The Role of Authentic Science Research and Education Outreach in Increasing Community Resilience: Case Studies Using Informal Education to Address Ocean Acidification and Healthy Soils

Cynthia Hall (West Chester University, USA), Regina Easley (University of South Florida, USA), Joniqua Howard (University of Puerto Rico, Puerto Rico) and Trina Halfhide (University of South Florida, USA)
Copyright: © 2013 |Pages: 402
EISBN13: 9781466641310|DOI: 10.4018/978-1-4666-2842-7.ch014
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Abstract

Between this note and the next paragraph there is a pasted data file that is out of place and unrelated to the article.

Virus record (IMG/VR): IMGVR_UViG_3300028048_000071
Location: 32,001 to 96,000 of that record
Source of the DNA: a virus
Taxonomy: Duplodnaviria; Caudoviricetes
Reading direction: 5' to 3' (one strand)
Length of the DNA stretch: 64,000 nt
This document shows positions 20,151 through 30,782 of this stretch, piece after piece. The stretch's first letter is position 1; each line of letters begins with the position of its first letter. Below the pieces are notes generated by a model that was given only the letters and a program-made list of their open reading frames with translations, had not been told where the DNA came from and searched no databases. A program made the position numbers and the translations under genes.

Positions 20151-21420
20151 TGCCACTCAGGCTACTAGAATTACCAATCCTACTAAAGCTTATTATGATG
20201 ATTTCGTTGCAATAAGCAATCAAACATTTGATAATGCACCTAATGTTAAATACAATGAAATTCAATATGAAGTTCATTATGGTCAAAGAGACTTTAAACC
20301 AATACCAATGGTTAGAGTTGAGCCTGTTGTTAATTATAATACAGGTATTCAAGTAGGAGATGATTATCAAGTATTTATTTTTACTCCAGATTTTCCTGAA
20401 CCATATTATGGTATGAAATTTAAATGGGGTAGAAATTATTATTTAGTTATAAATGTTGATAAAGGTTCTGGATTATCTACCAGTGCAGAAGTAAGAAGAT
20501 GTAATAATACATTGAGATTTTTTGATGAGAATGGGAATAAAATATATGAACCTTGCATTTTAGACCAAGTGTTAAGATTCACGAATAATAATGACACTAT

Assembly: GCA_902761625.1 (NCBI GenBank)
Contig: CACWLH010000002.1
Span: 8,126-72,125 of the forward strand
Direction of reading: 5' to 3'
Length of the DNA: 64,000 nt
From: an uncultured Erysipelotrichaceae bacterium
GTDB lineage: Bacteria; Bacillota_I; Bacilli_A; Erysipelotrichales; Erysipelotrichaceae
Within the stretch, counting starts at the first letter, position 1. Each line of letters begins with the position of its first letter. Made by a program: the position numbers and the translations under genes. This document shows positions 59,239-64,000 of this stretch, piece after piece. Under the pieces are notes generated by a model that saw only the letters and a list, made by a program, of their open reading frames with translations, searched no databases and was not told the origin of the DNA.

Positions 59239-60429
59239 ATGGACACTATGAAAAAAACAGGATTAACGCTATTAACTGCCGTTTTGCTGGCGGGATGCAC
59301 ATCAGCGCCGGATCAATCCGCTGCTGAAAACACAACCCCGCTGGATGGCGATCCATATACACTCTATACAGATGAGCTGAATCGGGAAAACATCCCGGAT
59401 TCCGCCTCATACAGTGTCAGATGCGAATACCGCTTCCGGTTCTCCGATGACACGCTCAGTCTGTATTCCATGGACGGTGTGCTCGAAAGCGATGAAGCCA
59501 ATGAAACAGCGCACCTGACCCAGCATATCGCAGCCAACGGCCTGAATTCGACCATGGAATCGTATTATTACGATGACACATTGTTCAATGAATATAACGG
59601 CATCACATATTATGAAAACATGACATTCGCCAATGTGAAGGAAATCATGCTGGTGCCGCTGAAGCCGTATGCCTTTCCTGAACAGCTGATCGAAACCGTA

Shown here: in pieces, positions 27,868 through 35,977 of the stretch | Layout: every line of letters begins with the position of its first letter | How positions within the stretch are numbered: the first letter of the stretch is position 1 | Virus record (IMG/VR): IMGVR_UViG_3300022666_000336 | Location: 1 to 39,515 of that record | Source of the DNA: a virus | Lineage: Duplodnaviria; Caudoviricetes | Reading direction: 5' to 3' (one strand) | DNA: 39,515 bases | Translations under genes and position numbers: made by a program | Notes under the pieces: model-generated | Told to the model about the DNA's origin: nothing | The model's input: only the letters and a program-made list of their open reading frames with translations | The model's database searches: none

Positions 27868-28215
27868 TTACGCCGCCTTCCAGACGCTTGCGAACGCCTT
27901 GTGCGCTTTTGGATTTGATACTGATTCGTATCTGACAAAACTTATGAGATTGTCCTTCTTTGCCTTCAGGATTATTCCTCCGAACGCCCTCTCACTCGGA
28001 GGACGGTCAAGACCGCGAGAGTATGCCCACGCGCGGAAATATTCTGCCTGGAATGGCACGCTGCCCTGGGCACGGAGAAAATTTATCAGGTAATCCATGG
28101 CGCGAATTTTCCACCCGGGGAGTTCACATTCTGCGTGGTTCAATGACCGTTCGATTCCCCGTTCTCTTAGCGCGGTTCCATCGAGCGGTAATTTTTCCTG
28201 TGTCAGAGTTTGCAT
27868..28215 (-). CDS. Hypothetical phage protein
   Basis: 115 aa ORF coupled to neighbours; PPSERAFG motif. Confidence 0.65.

Active, multi-dimensional learning is needed to establish higher-level scientific inquiry. Researchers who are engaged in scientific discovery are a valuable resource to communicate the link between science, society, and sustainability. Nontraditional settings like faith-based organizations and hobbies can play an important role in fostering greater scientific understanding. This chapter highlights the role that community structure (social, racial, and economic demographics) plays in developing successful project components by considering various theoretical frameworks to communicate sustainability principles to underserved communities. The researchers in these case studies presented the topics of ocean acidification and healthy soil to inner-city communities in Tampa, FL and Philadelphia, PA by utilizing authentic science research activities. Learners maximized the opportunities to construct new hypotheses and improve decision-making related to environmental stewardship behaviors and food security issues. A secondary but transformative outcome was increased interest in STEM fields among youth in cities with traditionally low performing schools.
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